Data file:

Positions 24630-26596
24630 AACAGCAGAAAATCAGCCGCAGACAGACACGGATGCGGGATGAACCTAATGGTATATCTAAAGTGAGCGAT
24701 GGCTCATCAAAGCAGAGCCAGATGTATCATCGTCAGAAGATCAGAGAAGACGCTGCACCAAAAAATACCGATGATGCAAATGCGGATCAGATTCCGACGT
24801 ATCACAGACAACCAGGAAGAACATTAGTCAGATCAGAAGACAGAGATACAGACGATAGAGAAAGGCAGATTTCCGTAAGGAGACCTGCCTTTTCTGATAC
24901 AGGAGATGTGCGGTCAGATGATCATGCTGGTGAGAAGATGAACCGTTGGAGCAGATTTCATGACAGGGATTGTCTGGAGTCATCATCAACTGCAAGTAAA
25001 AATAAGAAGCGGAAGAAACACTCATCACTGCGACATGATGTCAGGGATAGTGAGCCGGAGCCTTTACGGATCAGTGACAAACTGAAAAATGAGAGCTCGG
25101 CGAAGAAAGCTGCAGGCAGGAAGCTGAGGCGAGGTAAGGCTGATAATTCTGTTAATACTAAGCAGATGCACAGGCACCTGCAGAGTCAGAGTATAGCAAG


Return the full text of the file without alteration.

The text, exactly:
Positions 24630-26596
24630 AACAGCAGAAAATCAGCCGCAGACAGACACGGATGCGGGATGAACCTAATGGTATATCTAAAGTGAGCGAT
24701 GGCTCATCAAAGCAGAGCCAGATGTATCATCGTCAGAAGATCAGAGAAGACGCTGCACCAAAAAATACCGATGATGCAAATGCGGATCAGATTCCGACGT
24801 ATCACAGACAACCAGGAAGAACATTAGTCAGATCAGAAGACAGAGATACAGACGATAGAGAAAGGCAGATTTCCGTAAGGAGACCTGCCTTTTCTGATAC
24901 AGGAGATGTGCGGTCAGATGATCATGCTGGTGAGAAGATGAACCGTTGGAGCAGATTTCATGACAGGGATTGTCTGGAGTCATCATCAACTGCAAGTAAA
25001 AATAAGAAGCGGAAGAAACACTCATCACTGCGACATGATGTCAGGGATAGTGAGCCGGAGCCTTTACGGATCAGTGACAAACTGAAAAATGAGAGCTCGG
25101 CGAAGAAAGCTGCAGGCAGGAAGCTGAGGCGAGGTAAGGCTGATAATTCTGTTAATACTAAGCAGATGCACAGGCACCTGCAGAGTCAGAGTATAGCAAG